Haggle when you can- Many international cultures not only allow shoppers to haggle for lower prices but actually expect them to. Check if this behavior is acceptable and try out your negotiation skills. Save money by talking down the price or getting a discount by buying multiple items.

Track non-essential spending- It's easy to overspend when there are so many cool knick-knacks that remind you of your travels. Instead of buying gifts in the beginning of your study abroad semester, plan ahead on who you need to buy gifts for and how much you plan on spending.

Always bring your student ID- America isn't the only country that readily offers discounts to students. Get in the habit of showing your ID at every shop, restaurant, and museum you visit to save extra money, as not every student deal will be advertised.


Ditch the dorms for a home stay- Instead of paying hefty fees for dormitory housing or a flat rental, consider living with a host family. These volunteer households help visitors get a more authentic taste of local culture and most offer home cooked meals too.

Go as a volunteer- In order to help pay for travel before or after your semester abroad, look into a paying volunteer program to help earn some money. Check web sites such Idealist and WWOOF for available opportunities before or after your study abroad semester.

Pay attention to packages- Pre-set packages offered by universities and other organizations can be hit or miss. Sometimes these deals offer massive savings, while other times you'd do better to orchestrate a weekend trip or tour on your own. Examine the fine print and make sure to budget enough money for a semester’s worth of trips.


Make dinner at home- Of course you'll want to sample the local cuisine as part of your abroad experience -- but consider by going out lunch for instead of dinner you’ll save more. Plan to make dinner at home using local ingredients. Shopping in foreign grocery stores can sometimes be an experience in itself. You can even take turns in you group cooking big meals and splitting the cost.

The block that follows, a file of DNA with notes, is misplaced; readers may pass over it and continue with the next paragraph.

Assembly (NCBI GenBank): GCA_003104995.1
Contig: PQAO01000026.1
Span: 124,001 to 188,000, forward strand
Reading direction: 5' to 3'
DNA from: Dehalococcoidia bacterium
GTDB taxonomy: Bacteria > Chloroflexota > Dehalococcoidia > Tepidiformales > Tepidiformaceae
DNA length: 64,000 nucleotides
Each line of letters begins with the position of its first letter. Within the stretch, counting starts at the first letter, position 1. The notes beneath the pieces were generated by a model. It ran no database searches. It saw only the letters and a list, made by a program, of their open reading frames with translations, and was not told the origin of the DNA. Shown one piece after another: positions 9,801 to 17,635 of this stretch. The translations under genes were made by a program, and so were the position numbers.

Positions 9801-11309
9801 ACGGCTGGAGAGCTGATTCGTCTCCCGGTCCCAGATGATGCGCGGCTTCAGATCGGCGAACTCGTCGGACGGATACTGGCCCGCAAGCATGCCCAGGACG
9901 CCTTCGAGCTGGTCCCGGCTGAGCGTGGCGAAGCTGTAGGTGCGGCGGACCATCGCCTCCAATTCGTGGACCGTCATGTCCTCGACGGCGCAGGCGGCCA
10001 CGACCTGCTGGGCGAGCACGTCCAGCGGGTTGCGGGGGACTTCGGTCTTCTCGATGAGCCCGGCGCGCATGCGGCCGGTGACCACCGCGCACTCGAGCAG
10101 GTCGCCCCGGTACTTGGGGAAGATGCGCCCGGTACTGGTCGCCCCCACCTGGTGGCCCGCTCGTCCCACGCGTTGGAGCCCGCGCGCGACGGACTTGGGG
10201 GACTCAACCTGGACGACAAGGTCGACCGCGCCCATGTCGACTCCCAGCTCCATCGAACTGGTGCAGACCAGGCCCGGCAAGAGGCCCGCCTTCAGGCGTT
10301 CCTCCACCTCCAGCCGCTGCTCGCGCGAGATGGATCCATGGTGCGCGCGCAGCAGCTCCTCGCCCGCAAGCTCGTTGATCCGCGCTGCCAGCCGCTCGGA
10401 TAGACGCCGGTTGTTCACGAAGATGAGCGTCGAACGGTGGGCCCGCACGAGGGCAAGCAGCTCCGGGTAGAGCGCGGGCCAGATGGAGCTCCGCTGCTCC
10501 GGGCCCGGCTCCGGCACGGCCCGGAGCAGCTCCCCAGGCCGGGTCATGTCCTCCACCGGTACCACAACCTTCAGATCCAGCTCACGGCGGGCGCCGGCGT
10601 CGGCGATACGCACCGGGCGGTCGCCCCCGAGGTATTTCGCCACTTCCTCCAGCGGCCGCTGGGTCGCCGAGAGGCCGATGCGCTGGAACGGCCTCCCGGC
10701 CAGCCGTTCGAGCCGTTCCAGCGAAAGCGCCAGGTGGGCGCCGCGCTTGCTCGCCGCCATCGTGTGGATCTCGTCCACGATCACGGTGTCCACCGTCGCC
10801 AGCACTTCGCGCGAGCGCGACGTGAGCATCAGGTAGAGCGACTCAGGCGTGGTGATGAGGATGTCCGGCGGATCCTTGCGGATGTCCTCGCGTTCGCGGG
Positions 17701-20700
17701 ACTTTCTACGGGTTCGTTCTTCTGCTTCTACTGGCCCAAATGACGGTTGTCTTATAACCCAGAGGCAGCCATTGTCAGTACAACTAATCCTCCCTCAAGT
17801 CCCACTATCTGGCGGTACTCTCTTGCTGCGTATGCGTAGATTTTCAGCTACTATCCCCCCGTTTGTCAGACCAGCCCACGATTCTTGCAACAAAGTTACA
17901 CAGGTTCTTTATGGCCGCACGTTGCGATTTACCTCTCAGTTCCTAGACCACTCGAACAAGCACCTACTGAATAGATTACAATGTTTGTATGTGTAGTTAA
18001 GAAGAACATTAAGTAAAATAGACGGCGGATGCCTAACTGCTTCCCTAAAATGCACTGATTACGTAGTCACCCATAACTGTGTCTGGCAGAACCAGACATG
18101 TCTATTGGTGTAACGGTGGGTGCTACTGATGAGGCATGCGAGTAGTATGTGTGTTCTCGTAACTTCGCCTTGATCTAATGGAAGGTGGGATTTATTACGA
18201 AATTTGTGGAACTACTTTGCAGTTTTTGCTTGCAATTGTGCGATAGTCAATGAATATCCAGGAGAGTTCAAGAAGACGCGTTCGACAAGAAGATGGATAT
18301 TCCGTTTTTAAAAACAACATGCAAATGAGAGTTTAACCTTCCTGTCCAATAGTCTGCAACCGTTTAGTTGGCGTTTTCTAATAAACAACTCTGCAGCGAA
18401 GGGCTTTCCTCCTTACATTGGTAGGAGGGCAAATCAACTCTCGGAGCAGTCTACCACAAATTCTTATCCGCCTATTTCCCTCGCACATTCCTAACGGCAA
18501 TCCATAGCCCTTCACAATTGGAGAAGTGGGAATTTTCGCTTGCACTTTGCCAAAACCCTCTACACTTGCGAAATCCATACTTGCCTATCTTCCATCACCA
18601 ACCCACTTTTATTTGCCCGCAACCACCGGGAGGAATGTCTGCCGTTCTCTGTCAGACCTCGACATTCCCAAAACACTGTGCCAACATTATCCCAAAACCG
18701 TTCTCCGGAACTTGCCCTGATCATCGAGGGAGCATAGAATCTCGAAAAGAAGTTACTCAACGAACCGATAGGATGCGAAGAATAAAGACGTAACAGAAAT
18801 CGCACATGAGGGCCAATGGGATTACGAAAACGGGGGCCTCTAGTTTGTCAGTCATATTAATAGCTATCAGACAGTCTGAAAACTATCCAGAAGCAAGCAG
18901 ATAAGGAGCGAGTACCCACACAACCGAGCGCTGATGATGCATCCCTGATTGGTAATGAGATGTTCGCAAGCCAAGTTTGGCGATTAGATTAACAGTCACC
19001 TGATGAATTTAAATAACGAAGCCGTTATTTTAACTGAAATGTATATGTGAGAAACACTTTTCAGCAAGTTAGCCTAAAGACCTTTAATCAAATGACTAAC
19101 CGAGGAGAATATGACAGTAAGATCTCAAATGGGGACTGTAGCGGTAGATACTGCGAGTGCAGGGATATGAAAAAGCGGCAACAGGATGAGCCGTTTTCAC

Avoid huge cell phone bills- Avoid expensive international calling charges by using a low cost internet calling service like Skype to make calls. To make local calls, get a cheap international phone when you get to Europe and use a pre-paid SIM card. Text messages are usually cheaper so coordinate as much in person or online so you won’t have to make a call when you’re in town.


Stretch your legs- While you will certainly want to get acquainted with the local transportation methods, keep in mind that the most intimate and cheap way to learn most cities is by foot. Save a bit of money by savoring what's local; make time for wandering and stumbling upon unique, nearby offerings.

Ask the locals- Longtime residents have the dish on what's good locally and offer more valuable information than any tourist guide book ever could. While your study abroad program surely offers lots of great resources, the local residents you meet in your neighborhood will offer unique tips to places off the beaten path.